Hokkien pop

Last updated
Taiwanese pop
Hàn-jī 台灣歌
Pe̍h-ōe-jī Tâi-oân-koa
Tâi-lô Tâi-uân-kua
Common name
Hàn-jī 台語流行音樂
Pe̍h-ōe-jī Tâi-gí liû-hêng im-ga̍k
Tâi-lô Tâi-gí liû-hîng im-ga̍k

Taiwanese pop (Chinese :台語流行音樂), Tai-pop, T-pop, Minnan Pop and Taiwanese song (台灣歌), is a C-Pop genre sung in Taiwanese Hokkien and produced mainly in Taiwan. Hokkien pop is the most popular amongst Hoklo people in Taiwan, Mainland China, and the Overseas Chinese in Southeast Asia.

Traditional Chinese characters Traditional Chinese characters

Traditional Chinese characters are Chinese characters in any character set that does not contain newly created characters or character substitutions performed after 1946. They are most commonly the characters in the standardized character sets of Taiwan, of Hong Kong and Macau, and in the Kangxi Dictionary. The modern shapes of traditional Chinese characters first appeared with the emergence of the clerical script during the Han Dynasty, and have been more or less stable since the 5th century.

C-pop music genre by artists originating from mainland China, Hong Kong, and Taiwan

C-pop is an abbreviation for Chinese popular music, a loosely defined musical genre by artists originating from mainland China, Hong Kong, and Taiwan. Others come from countries where the Chinese language is used by a large number of the population, such as Singapore and Malaysia. C-pop is sometimes used as an umbrella term covering not only Chinese pop but also R&B, ballads, Chinese rock, Chinese hip hop and Chinese ambient music, although Chinese rock branched off as a separate genre during the early 1990s.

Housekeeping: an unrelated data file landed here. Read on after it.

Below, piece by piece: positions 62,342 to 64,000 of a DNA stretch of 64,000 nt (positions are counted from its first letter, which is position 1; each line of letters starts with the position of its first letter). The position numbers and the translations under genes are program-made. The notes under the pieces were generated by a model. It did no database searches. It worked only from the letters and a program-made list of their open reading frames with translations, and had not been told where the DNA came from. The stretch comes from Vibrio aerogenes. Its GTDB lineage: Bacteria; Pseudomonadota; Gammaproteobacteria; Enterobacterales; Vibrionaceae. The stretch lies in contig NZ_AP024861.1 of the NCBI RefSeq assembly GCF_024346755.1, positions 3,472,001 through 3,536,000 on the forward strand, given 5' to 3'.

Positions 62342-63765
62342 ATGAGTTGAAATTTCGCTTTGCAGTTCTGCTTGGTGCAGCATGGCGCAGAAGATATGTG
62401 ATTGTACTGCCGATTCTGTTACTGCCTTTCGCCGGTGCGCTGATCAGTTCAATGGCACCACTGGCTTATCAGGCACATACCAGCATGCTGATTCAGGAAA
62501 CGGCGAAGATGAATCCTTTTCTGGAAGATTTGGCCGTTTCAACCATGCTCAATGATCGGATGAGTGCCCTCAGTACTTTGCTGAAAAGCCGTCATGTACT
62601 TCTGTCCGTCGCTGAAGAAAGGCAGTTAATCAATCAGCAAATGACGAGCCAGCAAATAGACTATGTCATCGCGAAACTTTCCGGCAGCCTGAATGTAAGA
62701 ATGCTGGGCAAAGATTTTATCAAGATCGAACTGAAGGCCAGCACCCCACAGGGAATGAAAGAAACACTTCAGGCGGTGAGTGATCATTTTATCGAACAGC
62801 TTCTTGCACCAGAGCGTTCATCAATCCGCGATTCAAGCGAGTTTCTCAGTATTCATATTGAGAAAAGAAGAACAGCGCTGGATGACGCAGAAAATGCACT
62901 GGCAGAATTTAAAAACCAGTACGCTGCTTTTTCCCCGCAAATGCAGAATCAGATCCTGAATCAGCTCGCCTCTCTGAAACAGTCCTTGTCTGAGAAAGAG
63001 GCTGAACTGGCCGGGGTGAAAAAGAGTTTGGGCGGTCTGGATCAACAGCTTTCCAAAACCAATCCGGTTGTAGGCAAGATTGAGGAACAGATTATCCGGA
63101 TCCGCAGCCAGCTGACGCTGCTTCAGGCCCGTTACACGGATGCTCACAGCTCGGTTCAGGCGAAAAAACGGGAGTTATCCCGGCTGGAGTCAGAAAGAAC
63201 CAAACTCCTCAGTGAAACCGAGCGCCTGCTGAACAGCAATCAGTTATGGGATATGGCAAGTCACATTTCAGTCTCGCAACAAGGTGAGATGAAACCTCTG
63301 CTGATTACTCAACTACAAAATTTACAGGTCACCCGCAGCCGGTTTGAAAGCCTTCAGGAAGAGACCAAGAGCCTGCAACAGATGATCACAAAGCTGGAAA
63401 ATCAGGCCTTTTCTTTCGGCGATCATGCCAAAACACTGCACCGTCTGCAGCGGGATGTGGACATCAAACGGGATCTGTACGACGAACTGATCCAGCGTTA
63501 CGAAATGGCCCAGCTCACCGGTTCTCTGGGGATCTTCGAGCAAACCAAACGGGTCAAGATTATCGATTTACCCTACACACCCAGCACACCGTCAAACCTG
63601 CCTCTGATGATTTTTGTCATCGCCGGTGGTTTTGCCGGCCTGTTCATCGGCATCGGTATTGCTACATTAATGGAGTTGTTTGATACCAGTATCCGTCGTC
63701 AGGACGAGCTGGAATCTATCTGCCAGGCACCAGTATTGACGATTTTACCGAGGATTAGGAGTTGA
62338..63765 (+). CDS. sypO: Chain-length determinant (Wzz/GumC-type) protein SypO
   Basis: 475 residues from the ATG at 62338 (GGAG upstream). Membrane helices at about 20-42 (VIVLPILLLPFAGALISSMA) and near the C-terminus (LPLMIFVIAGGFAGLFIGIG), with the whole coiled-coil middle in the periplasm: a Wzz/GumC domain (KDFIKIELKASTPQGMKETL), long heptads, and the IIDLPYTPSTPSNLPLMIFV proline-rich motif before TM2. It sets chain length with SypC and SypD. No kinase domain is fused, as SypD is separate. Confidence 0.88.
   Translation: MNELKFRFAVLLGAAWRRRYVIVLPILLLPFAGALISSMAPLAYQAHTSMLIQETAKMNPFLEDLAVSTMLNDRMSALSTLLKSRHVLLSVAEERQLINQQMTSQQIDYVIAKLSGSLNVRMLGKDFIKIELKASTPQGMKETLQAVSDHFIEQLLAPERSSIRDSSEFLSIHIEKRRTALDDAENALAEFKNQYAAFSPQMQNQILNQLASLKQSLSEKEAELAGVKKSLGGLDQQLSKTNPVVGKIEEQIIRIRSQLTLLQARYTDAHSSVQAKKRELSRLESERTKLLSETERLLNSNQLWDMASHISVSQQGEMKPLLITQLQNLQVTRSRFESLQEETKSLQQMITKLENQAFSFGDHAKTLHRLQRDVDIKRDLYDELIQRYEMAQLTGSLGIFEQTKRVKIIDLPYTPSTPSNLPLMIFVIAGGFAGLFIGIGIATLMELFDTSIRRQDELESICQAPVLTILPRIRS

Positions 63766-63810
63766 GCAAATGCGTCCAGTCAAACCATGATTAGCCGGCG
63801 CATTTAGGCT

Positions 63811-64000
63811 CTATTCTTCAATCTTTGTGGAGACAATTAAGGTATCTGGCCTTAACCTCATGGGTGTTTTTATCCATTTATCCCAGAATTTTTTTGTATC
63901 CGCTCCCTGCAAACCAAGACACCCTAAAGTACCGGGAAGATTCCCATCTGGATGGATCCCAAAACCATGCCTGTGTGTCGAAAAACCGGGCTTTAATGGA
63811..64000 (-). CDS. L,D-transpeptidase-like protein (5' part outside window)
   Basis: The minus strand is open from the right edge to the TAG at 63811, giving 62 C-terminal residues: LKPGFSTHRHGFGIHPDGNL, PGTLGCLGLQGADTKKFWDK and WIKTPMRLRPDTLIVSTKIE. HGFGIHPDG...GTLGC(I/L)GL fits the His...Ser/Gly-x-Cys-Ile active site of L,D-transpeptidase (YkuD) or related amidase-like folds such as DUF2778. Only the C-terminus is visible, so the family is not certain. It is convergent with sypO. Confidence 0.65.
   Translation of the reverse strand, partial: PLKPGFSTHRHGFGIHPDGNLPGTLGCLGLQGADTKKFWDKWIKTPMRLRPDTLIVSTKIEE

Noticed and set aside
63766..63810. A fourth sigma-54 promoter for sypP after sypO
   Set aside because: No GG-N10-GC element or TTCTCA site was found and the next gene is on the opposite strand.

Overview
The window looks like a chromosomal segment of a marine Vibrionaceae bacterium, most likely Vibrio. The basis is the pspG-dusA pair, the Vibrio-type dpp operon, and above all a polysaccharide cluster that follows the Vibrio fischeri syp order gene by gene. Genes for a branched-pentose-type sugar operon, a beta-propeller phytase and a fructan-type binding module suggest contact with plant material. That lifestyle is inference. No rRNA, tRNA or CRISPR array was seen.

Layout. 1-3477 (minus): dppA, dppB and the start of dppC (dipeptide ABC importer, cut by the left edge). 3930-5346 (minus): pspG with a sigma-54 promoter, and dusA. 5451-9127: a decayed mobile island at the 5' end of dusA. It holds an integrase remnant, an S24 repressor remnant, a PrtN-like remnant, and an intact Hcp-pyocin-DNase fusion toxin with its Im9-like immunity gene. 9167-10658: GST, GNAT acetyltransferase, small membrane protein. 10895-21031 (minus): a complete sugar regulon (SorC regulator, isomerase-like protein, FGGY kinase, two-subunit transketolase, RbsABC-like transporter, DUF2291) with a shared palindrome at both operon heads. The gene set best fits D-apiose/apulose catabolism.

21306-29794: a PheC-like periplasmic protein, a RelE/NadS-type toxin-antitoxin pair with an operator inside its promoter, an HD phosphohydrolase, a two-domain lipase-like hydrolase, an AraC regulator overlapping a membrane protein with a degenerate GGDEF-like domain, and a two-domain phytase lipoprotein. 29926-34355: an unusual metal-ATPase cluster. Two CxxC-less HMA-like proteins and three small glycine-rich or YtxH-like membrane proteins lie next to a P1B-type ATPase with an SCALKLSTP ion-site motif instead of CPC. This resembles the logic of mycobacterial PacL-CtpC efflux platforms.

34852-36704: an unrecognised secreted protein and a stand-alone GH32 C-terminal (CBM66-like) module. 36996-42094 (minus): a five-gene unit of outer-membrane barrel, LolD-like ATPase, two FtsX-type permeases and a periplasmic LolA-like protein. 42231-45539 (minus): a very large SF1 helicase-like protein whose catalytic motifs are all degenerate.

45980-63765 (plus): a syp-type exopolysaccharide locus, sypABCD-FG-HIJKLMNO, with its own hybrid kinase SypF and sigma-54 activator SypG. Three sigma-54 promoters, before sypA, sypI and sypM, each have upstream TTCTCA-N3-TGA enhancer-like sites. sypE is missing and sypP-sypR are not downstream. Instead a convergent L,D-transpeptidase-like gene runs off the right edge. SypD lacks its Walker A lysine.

Taiwanese Hokkien language

Taiwanese Hokkien, also known simply as Taiwanese, is a variety of Hokkien Chinese spoken natively by about 70% of the population of Taiwan. It is spoken by the Taiwanese Hoklo people, who descended from immigrants from southern Fujian during the Qing dynasty. The Pe̍h-ōe-jī (POJ) romanization is a popular orthography for this variant of Hokkien.

Contents

Terminology

The three main language subgenres[ citation needed ][ who? ] within C-pop (Chinese popular music) employ Cantonese, Mandarin and Southern Min (Minnan). However, the historical origin of Taiwanese pop comes from a Japanese enka base instead of a Chinese shidaiqu base. [1] Also, because it developed from traditional Japanese enka, it is become complicated with its varieties.

Cantonese standard dialect of Yue language that originated in the vicinity of Guangzhou (Canton) in southern China

Cantonese is a variety of Chinese spoken in the city of Guangzhou and its surrounding area in southeastern China. It is the traditional prestige variety and standard form of Yue Chinese, one of the major subgroups of Chinese.

Standard Chinese, also known as Modern Standard Mandarin, Standard Mandarin, Modern Standard Mandarin Chinese (MSMC), or simply Mandarin, is a standard variety of Chinese that is the sole official language of China, the de facto official language of Taiwan and also one of the four official languages of Singapore. Its pronunciation is based on the Beijing dialect, its vocabulary on the Mandarin dialects, and its grammar is based on written vernacular Chinese.

History

Origin

Under Japanese rule (1895-1945), Taiwanese music continued from previous period and developed its new form. By the 1930s, vinyl records of traditional music, such as Taiwanese opera, Peking opera, Nanguan, and Beiguan were popular. [2]

Taiwan under Japanese rule Period of Taiwanese history

Japanese Taiwan was the period of Taiwan and the Penghu Islands under Japanese rule between 1895 and 1945.